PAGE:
Visual Spaces

Walt Whitman


Hermann Hesse

Nothing is holier, nothing is more exemplary than a beautiful, strong tree. When a tree is cut down and reveals its naked death-wound to the sun, one can read its whole history in the luminous, inscribed disk of its trunk: in the rings of its years, its scars, all the struggle, all the suffering, all the sickness, all the happiness and prosperity stand truly written, the narrow years and the luxurious years, the attacks withstood, the storms endured. And every young farm boy knows that the hardest and noblest wood has the narrowest rings, that high on the mountains and in continuing danger the most indestructible, the strongest, the ideal trees grow.

Trees are sanctuaries. Whoever knows how to speak to them, whoever knows how to listen to them, can learn the truth. They do not preach learning and precepts, they preach, undeterred by particulars, the ancient law of life.


Walt Whitman
Roots and Leaves Themselves Alone

Roots and leaves themselves alone are these,
Scents brought to men and women from the wild woods and pond-side,
Breast-sorrel and pinks of love, fingers that wind around tighter
than vines,
Gushes from the throats of birds hid in the foliage of trees as the
sun is risen,
Breezes of land and love set from living shores to you on the living
sea, to you O sailors!
Frost-mellow’d berries and Third-month twigs offer’d fresh to young
persons wandering out in the fields when the winter breaks up,
Love-buds put before you and within you whoever you are,
Buds to be unfolded on the old terms,
If you bring the warmth of the sun to them they will open and bring
form, color, perfume, to you,
If you become the aliment and the wet they will become flowers,
fruits, tall branches and trees.

I Saw in Louisiana a Live-Oak Growing

I saw in Louisiana a live-oak growing,
All alone stood it and the moss hung down from the branches,
Without any companion it grew there uttering joyous of dark green,
And its look, rude, unbending, lusty, made me think of myself,
But I wonder’d how it could utter joyous leaves standing alone there
without its friend near, for I knew I could not,
And I broke off a twig with a certain number of leaves upon it and
twined around it a little moss,
And brought it away, and I have placed it in sight in my room,
It is not needed to remind me as of my own dear friends,
(For I believe lately I think of little else than of them,)
Yet it remains to me a curious token, it makes me think of manly love;
For all that, and though the live-oak glistens there in Louisiana
solitary in a wide in a wide flat space,
Uttering joyous leaves all its life without a friend a lover near,
I know very well I could not.

                                                                                                             Tree Roots. Vincent Van Gogh. (Courtesy: Wikipedia)

Edna St. Vincent Millay

Hard seeds of hate I planted
That should by now be grown,—
Rough stalks, and from thick stamens
A poisonous pollen blown,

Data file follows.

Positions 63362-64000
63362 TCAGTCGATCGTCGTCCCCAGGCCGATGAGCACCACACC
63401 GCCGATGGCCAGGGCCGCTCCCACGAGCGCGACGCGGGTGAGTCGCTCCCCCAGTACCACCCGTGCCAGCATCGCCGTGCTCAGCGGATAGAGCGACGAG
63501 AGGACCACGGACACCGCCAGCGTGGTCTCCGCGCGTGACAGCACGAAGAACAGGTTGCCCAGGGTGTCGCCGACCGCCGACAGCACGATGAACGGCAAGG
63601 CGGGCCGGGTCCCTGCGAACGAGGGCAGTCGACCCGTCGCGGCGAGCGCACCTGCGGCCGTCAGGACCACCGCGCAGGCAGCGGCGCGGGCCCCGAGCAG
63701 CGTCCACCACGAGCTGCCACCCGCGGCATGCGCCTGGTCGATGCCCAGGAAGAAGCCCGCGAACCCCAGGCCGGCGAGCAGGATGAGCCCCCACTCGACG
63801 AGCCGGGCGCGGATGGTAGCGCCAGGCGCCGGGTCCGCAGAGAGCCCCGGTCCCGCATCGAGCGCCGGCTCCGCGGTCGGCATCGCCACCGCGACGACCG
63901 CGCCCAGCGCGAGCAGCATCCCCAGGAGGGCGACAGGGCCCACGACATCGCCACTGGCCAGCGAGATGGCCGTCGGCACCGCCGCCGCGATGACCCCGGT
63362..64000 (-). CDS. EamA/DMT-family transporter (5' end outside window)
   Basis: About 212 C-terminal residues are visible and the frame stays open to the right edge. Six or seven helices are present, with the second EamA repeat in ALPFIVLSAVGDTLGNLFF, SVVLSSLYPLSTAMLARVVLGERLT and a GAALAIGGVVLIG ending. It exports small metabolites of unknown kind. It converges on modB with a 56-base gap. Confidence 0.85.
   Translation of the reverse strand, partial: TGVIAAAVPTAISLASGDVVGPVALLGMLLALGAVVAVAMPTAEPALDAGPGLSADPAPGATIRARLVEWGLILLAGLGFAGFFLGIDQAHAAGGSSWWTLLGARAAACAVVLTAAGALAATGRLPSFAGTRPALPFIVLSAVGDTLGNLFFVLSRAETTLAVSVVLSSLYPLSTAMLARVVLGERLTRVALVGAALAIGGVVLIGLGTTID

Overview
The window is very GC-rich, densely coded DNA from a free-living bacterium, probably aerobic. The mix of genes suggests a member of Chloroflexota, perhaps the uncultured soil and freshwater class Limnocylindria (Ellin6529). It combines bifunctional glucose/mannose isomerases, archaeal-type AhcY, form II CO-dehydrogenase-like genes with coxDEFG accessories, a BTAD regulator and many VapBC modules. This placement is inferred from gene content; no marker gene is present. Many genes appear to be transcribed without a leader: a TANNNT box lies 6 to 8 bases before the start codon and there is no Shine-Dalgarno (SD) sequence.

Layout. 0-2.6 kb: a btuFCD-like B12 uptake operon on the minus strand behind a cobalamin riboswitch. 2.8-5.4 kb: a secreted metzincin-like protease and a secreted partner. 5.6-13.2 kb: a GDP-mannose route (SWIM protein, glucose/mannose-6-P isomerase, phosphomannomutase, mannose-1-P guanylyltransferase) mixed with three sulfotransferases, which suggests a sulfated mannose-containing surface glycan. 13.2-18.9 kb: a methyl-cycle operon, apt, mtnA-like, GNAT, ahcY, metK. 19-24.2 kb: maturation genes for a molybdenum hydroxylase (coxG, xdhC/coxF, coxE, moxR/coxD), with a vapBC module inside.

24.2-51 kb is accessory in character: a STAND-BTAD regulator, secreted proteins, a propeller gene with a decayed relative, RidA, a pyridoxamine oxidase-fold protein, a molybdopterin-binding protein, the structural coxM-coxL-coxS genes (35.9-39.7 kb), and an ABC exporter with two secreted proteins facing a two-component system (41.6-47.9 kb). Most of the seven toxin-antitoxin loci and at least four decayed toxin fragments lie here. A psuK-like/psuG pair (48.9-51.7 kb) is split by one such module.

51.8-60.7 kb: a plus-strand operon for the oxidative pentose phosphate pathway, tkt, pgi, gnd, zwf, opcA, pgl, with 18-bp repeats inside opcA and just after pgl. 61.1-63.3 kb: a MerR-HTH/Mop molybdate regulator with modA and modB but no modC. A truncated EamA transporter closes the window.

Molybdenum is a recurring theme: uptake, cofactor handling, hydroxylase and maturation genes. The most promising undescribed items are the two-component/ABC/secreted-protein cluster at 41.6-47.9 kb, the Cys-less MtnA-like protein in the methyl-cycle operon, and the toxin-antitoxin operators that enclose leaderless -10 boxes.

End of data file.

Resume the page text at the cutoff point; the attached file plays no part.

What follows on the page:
And odors rank, unbreathable,
From dark corollas thrown!

At dawn from my damp garden
I shook the chilly dew;
The thin boughs locked behind me
That sprang to let me through;
The blossoms slept,—I sought a place
Where nothing lovely grew.

And there, when day was breaking,
I knelt and looked around:
The light was near, the silence
Was palpitant with sound;
I drew my hate from out my breast
And thrust it in the ground.

Oh, ye so fiercely tended,
Ye little seeds of hate!
I bent above your growing
Early and noon and late,
Yet are ye drooped and pitiful,—

I cannot rear ye straight!
The sun seeks out my garden,
No nook is left in shade,
No mist nor mold nor mildew
Endures on any blade,
Sweet rain slants under every bough:
Ye falter, and ye fade.

City Trees

The trees along this city street,
Save for the traffic and the trains,
Would make a sound as thin and sweet
As trees in country lanes.

And people standing in their shade
Out of a shower, undoubtedly
Would hear such music as is made
Upon a country tree.

Oh, little leaves that are so dumb
Against the shrieking city air,
I watch you when the wind has come,—
I know what sound is there.

Patta Bole VrikshSey


Patta bola Vrikshsey:                    A leaf says to a tree:
‘SunoVrikshvanaraeh.                  ‘Listen O tree of the forest,
abka pat jadahnamiley,               
when your leaves wither away
dur pad de jaaye.’                         
you will be done in and forgotten.’

Vriksh bola Pattasey:                    The tree says to the leaf:
‘heed my words, dear brother o’ mine,
yeh hi jagatkireethai                     
It is forever the way of this world –
one comes while another goes.

SaassaasmeyNaam ley,                In every breath remember the Divine Name, 
lest any breath escape wasted,
who knows whether
Aawan hoi nahoye!                       
 another breath will arrive or not!  

                             Always say such words,
man kapaakhoye                           
that will sanctify your heart,
apna tan sheetalkare
tranquil your entire being
and emanate peace and joy to others.

 Dukh me sumiran sab kare          Everyone dwells on grief and unhappiness,
Sukh me karena koi.                      But none meditates on joy and blessedness.

Jo sukh me sumirankare
               Those who meditate on beatitude,
Dukhkaaheko howay!                    For them goes away any pain or grief!’

Translated from Hindi to English by Uma Subbaranam and Sadiq M. Alam ~


Acid Rain woods. (Courtesy: Wikipedia)

 --Hermann Hesse: excerpts from Trees are sanctuaries 
 --Walt Whitmaan: Excerpts from Leaves of Grass.
 --Edna St. Vincent Millaay: Excerpts from “Renascence and Other Poems.
 --Kabir. Translated from Hindi to English by Uma Subbaranam and Sadiq M. Alam ~Courtesy:

Be the first to comment

Leave a Reply

Your email address will not be published.